At some point, California Governor Jerry Brown (during his first stint as Governor Moonbeam) had a long relationship with Miss Ronstadt, who remained "Miss" her whole life. It turns out from my reading, that this relationship started in the early 1970's, but the movie only starts on about it when it was a big item toward the end of that decade. I don't mind a short stint on that, but then I got this out of Miss Ronstadt, and I am paraphrasing: I don't think a musician should concern herself with these political issues... blah, blah...", but then proceeded to give her very left-wing, opinions on all the BS that Jerry Brown was spewing back in the day. It was California, mind you, so lots of that stuff would be lefty even today!

That was it. I didn't want to be politicked to, there in the middle of a flight, when I could simply click [EXIT] and watch another... which I did ... which will be that 1/2 review coming. I don't know how much time was left in Linda Ronstadt: The Sound of my Voice by this point. She was truly a 1970s artist, period, no matter how long she sung after that. So, I figure, with my exit from the movie at about 1979, I didn't miss much.

One more last thing: I figured that, since Miss Ronstadt got into her "roots", in her mind, anyway, with music in the 1980s sometime, the Latin American stuff, some more political BS that I might not enjoy was coming anyway. I don't fault this artist at all for delving into material that was off the mainstream and in deep in her soul or something. It was, though, a lot of music that I never listened to a bit of. Maybe I missed something, maybe I didn't. At least during my watching of the movie, I avoided any more political stress that would deter me from wanting to hear any more from Linda Ronstadt. We'll catch up in the long run, but for now, here is my favorite, written by Mick Jagger and Keith Richards, The Rolling Stones (did I need to write that out?)

Speaking of movies, and man, this post is getting long, but the reason the video had some other footage at the beginning is because this song Tumbling Dice was featured in the cool 1978 movie FM - no static at all ... Anyone younger than 30 don't bother, you wouldn't understand the whole radio business. It was a big thing! I wanted this live footage:

* No, see that may cause a "duh??" out of the reader, but I'll explain in that upcoming review.

** It probably brought a number of early-onset-puberty boys into the program!

*** Plenty of the ballads were great too. My favorite is Blue Bayou, written by Roy Orbison and Joe Melson.

**** After she left The Stone Ponies at the end of the 1960s, Linda was called a solo artist, but a great band sure helped. Initially, it was Glenn Frey, Don Henley, Bernie Leadon, and Randy Meisner. If you don't recognize those names, you should just leave this web site right now and not come back .. until next post. OK, they became The Eagles a force more powerful in 1970s music than Linda Rondstadt. During the best and most successful years, 1975 and '76, Linda's great rocking band was:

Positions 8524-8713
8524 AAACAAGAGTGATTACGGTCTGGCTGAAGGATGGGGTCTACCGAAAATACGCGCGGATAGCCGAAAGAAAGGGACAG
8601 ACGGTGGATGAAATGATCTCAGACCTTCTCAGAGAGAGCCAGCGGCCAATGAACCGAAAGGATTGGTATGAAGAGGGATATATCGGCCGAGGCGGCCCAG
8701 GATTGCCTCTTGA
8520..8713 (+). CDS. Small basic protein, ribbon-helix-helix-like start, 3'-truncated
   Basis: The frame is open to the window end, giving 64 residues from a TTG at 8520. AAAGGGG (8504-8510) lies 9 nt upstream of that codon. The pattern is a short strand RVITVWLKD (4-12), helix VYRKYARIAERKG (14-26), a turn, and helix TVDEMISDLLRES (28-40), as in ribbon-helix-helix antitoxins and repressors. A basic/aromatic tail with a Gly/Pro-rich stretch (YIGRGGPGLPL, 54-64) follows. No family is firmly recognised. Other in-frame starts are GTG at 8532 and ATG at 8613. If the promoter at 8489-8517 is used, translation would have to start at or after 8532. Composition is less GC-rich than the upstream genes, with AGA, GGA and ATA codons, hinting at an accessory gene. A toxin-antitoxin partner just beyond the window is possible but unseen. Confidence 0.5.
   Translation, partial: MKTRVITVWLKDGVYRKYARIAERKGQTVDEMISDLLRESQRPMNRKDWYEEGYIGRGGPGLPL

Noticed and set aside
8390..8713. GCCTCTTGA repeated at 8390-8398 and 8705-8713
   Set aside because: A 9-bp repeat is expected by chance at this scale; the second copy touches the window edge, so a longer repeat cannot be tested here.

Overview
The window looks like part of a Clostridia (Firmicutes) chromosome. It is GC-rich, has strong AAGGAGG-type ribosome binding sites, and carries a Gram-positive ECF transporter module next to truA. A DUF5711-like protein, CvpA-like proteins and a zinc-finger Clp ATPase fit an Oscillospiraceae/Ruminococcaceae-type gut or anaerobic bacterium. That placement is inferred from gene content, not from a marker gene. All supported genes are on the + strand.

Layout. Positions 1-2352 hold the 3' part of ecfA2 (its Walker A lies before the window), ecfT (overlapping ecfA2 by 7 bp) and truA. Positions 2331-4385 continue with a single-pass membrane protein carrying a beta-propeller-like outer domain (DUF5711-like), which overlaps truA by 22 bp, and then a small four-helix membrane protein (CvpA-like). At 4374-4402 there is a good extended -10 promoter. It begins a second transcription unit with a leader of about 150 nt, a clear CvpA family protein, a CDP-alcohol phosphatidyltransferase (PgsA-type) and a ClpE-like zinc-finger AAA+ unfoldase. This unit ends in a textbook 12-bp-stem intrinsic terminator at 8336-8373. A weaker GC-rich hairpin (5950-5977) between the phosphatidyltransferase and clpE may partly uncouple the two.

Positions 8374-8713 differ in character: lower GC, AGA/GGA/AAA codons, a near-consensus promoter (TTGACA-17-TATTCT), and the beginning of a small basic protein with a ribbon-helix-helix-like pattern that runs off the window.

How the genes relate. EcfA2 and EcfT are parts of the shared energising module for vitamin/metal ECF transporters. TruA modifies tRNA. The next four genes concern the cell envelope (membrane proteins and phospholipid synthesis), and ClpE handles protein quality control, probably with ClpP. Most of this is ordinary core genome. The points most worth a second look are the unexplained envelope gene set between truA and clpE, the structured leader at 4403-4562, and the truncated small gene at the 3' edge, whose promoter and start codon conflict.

Waddy Wachtel - Guitar, Background Vocals
Andrew Gold - Guitar, Keyboards, Background Vocals
Brock Walsh - Keyboards, Bass
Kenny Edwards - Bass, Banjo, Harmonica, Mandolin, Guitar, Background Vocals
Dan Dugmore - Guitar, Pedal Steel Guitar
Mike Botts - Drums

Thursday - August 13th 2020 3:16PM MST
PS: Yep, Mr. Ganderson, it's the nature of the work, but those session musicians just don't get much credit and attention from people. That Muscle Shoals (Alabama) Rhythm Section is an example. Some of these people did break out into a touring musical career though.

I will put up some more Linda Ronstadt shortly. I wouldn't have liked her music nearly so much without her great band.
Thursday - August 13th 2020 3:14PM MST
PS: Robert, only the rappers can have lyrics like that now. But, then, you don't call them lyrics when they're not in a song.

Yeah, there are a some not-pretty/handsome artists that do pretty well for themselves. Some, like Lucinda Williams, may have gotten a lot farther if they were hot though.
Thursday - August 13th 2020 6:32AM MST
“ I was workin’ on a steak the other day.
And I saw Waddy in the Rattlesnake Cafe
Dressed in black, tossin’ back a shot of rye
Finding things to do in Denver when you die”

Wachtel was a really good guitar player- pick an album recorded in LA sometime in the 70s and chances are you’ll hear Waddy.

Ronstadt was a cutie- as were Emmylou Harris, Grace Slick, Bonnie Raitt (not as conventionally cute but very sexy) and a few others. Linda (or her handlers) chose good songs, and they were well produced. I never saw her live, more’s the pity.